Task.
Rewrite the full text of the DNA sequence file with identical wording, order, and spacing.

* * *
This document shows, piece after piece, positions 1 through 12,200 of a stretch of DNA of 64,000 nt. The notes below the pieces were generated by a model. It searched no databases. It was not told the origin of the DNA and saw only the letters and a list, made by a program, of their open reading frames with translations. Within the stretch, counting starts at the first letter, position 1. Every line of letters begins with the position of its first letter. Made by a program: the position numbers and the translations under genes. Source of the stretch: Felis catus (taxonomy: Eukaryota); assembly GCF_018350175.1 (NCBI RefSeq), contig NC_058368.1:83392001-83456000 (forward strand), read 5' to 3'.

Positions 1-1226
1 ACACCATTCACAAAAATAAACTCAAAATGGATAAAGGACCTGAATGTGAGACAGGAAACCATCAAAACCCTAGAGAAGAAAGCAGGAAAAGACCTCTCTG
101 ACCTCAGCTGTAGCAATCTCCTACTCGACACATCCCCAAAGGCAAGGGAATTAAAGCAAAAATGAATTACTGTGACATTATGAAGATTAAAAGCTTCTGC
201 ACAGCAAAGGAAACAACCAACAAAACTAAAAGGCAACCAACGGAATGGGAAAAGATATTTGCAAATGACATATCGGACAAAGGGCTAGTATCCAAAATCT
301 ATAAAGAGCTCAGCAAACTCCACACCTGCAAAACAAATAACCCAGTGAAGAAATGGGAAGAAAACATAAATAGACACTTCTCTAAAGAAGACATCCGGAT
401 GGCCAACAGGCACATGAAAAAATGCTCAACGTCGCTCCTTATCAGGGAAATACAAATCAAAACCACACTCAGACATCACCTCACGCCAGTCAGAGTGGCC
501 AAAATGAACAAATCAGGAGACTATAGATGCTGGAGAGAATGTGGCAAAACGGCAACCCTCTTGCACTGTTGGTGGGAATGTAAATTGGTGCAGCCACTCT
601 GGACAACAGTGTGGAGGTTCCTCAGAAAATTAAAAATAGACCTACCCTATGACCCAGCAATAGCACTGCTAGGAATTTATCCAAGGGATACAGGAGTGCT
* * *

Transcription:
This document shows, piece after piece, positions 1 through 12,200 of a stretch of DNA of 64,000 nt. The notes below the pieces were generated by a model. It searched no databases. It was not told the origin of the DNA and saw only the letters and a list, made by a program, of their open reading frames with translations. Within the stretch, counting starts at the first letter, position 1. Every line of letters begins with the position of its first letter. Made by a program: the position numbers and the translations under genes. Source of the stretch: Felis catus (taxonomy: Eukaryota); assembly GCF_018350175.1 (NCBI RefSeq), contig NC_058368.1:83392001-83456000 (forward strand), read 5' to 3'.

Positions 1-1226
1 ACACCATTCACAAAAATAAACTCAAAATGGATAAAGGACCTGAATGTGAGACAGGAAACCATCAAAACCCTAGAGAAGAAAGCAGGAAAAGACCTCTCTG
101 ACCTCAGCTGTAGCAATCTCCTACTCGACACATCCCCAAAGGCAAGGGAATTAAAGCAAAAATGAATTACTGTGACATTATGAAGATTAAAAGCTTCTGC
201 ACAGCAAAGGAAACAACCAACAAAACTAAAAGGCAACCAACGGAATGGGAAAAGATATTTGCAAATGACATATCGGACAAAGGGCTAGTATCCAAAATCT
301 ATAAAGAGCTCAGCAAACTCCACACCTGCAAAACAAATAACCCAGTGAAGAAATGGGAAGAAAACATAAATAGACACTTCTCTAAAGAAGACATCCGGAT
401 GGCCAACAGGCACATGAAAAAATGCTCAACGTCGCTCCTTATCAGGGAAATACAAATCAAAACCACACTCAGACATCACCTCACGCCAGTCAGAGTGGCC
501 AAAATGAACAAATCAGGAGACTATAGATGCTGGAGAGAATGTGGCAAAACGGCAACCCTCTTGCACTGTTGGTGGGAATGTAAATTGGTGCAGCCACTCT
601 GGACAACAGTGTGGAGGTTCCTCAGAAAATTAAAAATAGACCTACCCTATGACCCAGCAATAGCACTGCTAGGAATTTATCCAAGGGATACAGGAGTGCT